The Gigafactory, consisting of one building, currently has a 1.9 million square foot footprint, according to Tesla’s website and when it is fully completed it plans to have a 5.8 million square foot footprint, and could be the largest building in the world by footprint.
In comparison, the Foxconn campus plans to house 20 million square feet in several buildings.
Aaron West is CEO of the Nevada Builders Alliance, the largest construction association in Nevada that represents roughly 800 contractors.
“We quickly figured out that (the Tesla Gigafactory) required its own set of resources and all the contractors that were worried about not getting some of the Tesla action, they’re all busier than they want to be right now,” West said.
West added the electrical contract for the Gigafactory was roughly $5 million.
“There are very few guys who have the resources and the financial backing to be able to front the payroll for weeks on end while they’re trying to finish out that phase,” West said. “There’s going to be plenty (of Foxconn work) to go around … at the end of the day, we can’t build anything fast enough.”
Where to house people
One of the largest issues related to the Tesla project, Nevada officials say, was housing.
As people came into the area to build the facility, the need for housing, or at least temporary housing, became a more immediate issue.
Local leaders here have also been discussing the lack of housing to meet the demands of Foxconn, during construction and afterward. For example, the City of Racine hasn’t had a new multi-unit apartment development since the 1990s.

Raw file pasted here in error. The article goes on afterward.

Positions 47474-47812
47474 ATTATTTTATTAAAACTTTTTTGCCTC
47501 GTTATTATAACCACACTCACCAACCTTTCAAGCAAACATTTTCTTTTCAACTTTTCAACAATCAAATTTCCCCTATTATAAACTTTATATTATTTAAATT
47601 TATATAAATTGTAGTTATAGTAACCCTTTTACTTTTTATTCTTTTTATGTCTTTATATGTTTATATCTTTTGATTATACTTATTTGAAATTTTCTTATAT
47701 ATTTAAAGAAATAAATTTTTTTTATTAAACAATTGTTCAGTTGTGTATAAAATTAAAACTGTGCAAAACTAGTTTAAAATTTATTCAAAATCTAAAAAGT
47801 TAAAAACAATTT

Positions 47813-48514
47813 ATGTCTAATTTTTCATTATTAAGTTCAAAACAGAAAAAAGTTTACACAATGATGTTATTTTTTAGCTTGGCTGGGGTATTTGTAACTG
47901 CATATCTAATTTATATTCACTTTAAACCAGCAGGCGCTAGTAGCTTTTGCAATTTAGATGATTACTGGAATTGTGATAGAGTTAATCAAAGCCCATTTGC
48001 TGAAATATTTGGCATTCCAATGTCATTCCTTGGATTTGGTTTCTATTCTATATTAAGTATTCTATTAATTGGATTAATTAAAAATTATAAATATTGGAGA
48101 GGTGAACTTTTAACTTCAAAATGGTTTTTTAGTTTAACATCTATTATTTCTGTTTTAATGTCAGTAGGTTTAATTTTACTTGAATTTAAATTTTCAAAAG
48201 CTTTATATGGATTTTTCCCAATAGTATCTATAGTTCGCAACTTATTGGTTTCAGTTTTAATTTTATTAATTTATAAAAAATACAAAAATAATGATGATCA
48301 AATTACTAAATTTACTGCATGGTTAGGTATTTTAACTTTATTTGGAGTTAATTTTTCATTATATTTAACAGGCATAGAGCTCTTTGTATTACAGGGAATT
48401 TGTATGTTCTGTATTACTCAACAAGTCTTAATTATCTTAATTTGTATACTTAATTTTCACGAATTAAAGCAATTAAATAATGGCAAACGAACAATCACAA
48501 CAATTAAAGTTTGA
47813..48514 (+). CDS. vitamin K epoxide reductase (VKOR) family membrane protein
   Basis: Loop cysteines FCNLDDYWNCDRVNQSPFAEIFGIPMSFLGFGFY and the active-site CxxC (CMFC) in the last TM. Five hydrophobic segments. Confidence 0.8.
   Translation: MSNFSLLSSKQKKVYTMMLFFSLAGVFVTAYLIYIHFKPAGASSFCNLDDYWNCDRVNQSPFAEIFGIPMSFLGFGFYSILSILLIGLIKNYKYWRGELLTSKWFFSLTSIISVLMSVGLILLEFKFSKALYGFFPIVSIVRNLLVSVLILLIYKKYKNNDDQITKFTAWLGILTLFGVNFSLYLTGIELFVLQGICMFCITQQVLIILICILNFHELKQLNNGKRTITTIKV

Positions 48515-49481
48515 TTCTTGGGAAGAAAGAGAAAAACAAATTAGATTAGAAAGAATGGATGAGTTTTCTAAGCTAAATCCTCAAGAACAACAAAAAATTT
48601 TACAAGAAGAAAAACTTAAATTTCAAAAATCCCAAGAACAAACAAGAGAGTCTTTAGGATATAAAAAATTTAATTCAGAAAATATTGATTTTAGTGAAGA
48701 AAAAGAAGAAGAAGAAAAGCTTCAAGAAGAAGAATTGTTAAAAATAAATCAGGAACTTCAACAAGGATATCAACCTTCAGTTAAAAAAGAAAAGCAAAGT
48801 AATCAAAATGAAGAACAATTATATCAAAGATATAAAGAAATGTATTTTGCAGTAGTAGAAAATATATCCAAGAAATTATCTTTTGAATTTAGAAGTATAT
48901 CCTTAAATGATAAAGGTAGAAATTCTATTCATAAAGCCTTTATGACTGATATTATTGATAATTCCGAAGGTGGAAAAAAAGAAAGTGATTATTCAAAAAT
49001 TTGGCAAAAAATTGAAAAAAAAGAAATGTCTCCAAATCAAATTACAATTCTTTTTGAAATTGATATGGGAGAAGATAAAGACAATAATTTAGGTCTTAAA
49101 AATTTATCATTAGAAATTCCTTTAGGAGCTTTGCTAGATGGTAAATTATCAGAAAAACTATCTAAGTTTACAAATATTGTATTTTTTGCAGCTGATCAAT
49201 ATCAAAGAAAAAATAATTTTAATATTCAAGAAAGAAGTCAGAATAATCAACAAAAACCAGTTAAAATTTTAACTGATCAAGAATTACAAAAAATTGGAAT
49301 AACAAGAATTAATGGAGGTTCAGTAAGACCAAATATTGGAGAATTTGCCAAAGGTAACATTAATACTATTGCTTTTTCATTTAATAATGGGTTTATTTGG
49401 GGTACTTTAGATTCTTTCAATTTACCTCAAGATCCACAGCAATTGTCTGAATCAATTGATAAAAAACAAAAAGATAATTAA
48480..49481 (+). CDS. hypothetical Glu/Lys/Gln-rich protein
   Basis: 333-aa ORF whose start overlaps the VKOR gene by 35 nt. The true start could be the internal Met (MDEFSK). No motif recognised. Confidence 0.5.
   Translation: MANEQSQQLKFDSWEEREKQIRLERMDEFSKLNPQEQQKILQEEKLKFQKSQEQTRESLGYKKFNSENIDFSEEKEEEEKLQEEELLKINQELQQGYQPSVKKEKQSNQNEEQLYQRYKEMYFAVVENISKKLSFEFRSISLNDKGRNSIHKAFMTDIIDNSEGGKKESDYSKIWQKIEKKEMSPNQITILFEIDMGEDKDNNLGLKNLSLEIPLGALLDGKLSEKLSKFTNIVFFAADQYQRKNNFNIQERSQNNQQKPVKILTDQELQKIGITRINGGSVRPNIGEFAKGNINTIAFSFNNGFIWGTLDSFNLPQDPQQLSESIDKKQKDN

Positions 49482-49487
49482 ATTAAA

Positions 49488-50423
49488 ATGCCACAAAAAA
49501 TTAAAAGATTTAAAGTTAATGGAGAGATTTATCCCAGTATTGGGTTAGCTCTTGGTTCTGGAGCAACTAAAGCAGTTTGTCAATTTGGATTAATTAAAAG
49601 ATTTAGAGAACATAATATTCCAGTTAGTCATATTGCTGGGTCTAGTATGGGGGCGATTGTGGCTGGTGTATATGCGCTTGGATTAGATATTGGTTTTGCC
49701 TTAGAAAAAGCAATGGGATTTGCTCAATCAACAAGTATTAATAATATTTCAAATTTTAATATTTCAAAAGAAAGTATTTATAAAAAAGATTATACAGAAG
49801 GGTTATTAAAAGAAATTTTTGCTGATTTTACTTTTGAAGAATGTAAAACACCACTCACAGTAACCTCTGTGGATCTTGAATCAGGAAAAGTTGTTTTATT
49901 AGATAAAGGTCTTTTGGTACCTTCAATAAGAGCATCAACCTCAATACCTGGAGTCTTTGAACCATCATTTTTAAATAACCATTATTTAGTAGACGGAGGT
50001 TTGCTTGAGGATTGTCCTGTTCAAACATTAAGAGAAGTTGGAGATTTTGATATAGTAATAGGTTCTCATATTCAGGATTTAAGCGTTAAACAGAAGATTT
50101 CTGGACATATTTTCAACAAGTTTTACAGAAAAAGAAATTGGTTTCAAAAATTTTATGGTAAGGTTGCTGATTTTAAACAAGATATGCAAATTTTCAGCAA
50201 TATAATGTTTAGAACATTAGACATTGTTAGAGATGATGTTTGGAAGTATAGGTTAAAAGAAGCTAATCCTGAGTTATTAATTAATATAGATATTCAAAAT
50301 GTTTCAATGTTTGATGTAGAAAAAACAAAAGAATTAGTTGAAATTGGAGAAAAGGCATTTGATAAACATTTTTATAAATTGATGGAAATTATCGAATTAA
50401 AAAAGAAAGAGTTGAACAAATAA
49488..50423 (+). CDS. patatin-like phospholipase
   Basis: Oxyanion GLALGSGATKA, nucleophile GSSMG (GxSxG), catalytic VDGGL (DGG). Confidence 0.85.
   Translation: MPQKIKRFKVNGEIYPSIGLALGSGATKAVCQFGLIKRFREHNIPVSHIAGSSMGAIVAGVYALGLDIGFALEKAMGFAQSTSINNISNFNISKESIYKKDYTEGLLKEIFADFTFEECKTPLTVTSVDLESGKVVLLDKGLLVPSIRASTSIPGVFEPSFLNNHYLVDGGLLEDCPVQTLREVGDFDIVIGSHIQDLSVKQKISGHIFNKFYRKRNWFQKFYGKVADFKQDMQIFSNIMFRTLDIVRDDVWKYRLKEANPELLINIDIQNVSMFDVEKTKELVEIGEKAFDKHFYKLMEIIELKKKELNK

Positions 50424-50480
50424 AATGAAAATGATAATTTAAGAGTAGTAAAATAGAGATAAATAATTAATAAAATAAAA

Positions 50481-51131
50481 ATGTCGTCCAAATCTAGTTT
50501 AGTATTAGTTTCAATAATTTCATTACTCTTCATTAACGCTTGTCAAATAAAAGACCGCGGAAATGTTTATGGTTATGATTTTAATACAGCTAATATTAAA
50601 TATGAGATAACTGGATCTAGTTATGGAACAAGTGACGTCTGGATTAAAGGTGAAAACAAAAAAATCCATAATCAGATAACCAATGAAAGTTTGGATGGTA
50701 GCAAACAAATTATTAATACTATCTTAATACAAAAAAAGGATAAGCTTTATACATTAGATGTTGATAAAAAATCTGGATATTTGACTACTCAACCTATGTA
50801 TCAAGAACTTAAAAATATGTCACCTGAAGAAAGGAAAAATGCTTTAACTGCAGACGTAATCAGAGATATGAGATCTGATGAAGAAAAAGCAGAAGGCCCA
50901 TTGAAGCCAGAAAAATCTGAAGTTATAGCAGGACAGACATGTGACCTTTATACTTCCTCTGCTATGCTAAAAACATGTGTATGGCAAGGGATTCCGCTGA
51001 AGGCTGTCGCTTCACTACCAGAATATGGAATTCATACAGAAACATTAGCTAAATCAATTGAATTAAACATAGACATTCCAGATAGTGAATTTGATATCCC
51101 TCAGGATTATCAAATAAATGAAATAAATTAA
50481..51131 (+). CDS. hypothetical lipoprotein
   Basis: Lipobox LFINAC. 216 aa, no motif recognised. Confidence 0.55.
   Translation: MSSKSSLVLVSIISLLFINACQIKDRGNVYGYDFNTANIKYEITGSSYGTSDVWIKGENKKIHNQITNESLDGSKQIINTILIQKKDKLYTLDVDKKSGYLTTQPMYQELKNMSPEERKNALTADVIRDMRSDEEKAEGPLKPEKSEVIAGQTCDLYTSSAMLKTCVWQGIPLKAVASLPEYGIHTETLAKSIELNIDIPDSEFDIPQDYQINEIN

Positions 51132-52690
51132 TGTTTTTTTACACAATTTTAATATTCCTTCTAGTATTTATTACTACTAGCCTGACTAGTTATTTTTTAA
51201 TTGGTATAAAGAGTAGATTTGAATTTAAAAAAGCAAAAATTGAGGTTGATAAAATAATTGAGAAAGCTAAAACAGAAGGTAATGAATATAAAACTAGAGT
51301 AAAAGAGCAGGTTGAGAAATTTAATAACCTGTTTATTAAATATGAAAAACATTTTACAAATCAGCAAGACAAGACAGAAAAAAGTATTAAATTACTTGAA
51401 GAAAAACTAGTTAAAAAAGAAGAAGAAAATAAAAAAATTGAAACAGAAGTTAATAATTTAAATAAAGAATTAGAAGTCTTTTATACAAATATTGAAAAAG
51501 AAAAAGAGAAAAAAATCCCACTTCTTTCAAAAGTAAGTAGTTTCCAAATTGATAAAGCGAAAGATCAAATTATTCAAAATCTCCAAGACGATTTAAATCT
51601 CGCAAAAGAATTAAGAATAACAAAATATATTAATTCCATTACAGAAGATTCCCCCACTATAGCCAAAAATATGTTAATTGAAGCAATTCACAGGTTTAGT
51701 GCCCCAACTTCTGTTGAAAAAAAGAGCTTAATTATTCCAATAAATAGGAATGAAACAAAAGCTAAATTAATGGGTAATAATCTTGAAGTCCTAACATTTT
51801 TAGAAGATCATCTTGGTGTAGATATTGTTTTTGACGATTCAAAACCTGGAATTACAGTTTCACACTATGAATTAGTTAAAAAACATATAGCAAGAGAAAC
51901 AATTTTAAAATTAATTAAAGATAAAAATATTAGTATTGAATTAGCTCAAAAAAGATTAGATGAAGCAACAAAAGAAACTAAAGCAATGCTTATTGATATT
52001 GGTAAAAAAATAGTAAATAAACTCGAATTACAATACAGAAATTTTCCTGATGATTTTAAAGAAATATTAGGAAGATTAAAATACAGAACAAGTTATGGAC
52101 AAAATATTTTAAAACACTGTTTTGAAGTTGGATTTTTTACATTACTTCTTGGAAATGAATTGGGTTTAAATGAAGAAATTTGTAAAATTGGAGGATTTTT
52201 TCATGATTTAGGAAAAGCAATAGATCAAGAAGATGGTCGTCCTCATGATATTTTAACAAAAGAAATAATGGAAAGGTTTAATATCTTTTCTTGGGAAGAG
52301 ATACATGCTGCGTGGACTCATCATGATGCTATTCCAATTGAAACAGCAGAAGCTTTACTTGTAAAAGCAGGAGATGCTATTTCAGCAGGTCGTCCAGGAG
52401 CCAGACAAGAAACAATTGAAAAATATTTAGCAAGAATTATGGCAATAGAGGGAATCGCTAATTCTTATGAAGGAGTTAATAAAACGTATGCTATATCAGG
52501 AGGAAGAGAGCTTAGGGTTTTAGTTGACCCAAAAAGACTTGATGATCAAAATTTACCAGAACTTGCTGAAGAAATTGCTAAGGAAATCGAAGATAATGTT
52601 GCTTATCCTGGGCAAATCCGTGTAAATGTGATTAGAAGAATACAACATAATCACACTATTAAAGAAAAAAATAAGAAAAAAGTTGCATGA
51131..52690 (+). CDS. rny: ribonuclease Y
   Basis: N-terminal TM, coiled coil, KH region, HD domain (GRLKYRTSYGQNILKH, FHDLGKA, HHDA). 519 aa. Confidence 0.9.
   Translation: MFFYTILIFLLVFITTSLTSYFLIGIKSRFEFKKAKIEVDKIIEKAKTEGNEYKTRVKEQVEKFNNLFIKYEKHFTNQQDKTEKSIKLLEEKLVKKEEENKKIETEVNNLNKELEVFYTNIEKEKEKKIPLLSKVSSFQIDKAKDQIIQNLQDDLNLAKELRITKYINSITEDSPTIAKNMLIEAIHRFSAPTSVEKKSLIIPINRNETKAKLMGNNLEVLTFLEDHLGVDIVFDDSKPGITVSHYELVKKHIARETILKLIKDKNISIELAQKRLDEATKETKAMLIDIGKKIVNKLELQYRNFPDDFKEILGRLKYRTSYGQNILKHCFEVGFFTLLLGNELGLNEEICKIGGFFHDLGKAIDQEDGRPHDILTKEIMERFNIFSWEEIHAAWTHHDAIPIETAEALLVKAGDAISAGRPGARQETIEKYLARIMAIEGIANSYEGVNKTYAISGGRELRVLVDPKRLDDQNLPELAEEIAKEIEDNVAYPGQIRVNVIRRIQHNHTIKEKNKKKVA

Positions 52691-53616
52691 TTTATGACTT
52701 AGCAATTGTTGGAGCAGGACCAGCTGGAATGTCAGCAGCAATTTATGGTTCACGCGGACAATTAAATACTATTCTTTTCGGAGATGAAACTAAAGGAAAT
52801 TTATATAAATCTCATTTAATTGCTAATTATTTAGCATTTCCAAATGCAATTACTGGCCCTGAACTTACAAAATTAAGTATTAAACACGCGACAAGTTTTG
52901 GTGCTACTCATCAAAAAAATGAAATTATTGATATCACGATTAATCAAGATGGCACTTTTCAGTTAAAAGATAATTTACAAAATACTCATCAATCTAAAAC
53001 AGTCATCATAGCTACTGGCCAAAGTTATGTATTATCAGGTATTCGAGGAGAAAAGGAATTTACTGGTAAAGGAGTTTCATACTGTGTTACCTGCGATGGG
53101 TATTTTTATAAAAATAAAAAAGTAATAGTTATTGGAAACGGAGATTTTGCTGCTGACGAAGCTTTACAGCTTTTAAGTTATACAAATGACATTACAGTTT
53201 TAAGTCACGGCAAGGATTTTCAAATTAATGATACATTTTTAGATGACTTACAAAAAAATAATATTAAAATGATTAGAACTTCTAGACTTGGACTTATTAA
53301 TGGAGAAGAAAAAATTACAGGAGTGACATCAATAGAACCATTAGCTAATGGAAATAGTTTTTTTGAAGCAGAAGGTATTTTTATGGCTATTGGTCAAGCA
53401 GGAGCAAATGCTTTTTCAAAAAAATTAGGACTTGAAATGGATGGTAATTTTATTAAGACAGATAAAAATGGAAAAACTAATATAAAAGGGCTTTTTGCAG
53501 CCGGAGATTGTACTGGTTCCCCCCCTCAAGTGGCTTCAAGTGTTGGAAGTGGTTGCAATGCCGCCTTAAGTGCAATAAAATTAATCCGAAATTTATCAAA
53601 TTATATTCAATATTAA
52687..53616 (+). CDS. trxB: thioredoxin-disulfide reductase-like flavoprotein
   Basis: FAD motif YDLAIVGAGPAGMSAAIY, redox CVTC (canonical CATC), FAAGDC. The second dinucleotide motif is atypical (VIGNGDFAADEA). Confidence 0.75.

West said that when Tesla announced it was coming to Reno, the community was just coming out of the 2008 recession and there were many abandoned houses, foreclosed houses, and apartments that officials originally thought may have been enough to fill the demand.
But they were wrong.
“Now we’re trying to play catch up and we’ve been trying to play catch up for the last three years … in terms of trying to build enough units to keep up with demand,” West said. “Developers, I think, they missed their timing in terms of what they thought it was going to take to bring a project to market.”
An interesting corollary effect is that housing prices have risen in Reno as the supply becomes low.
“What we’re seeing is a tremendous amount of demand that’s driving prices up to higher than they were during the last boom cycle but it’s all driven by demand,” West said, adding the increase in housing is not like the housing bubble that burst in 2006.
“It’s all driven by job creation and the lending standards are as tight as they’ve been. You have to work now to get a house,” West said.
But since Tesla came to Reno, Kazmierski said the area has added roughly 10,000 jobs a year and, of that number, about 3,500 are primary jobs related to Tesla.
“Tesla has only been a fraction of that,” Kazmierski said, adding Tesla, unofficially, has about 6,000 jobs and more technology jobs are coming. “We’re at the point where we’re attracting block chain companies, not the Bitcoin kind but the actual block chain companies that build the next level of internet. We have a lot of advanced robotic work going on because of advanced manufacturing that we didn’t have before.”
“There’s very few guys that have the resources and the financial backing to be able to front the payroll for weeks on end while they’re trying to finish out that phase. There’s going to be plenty (of Foxconn work) to go around… at the end of the day, we can’t build anything fast enough.” Aaron West, CEO of the Nevada Builders Alliance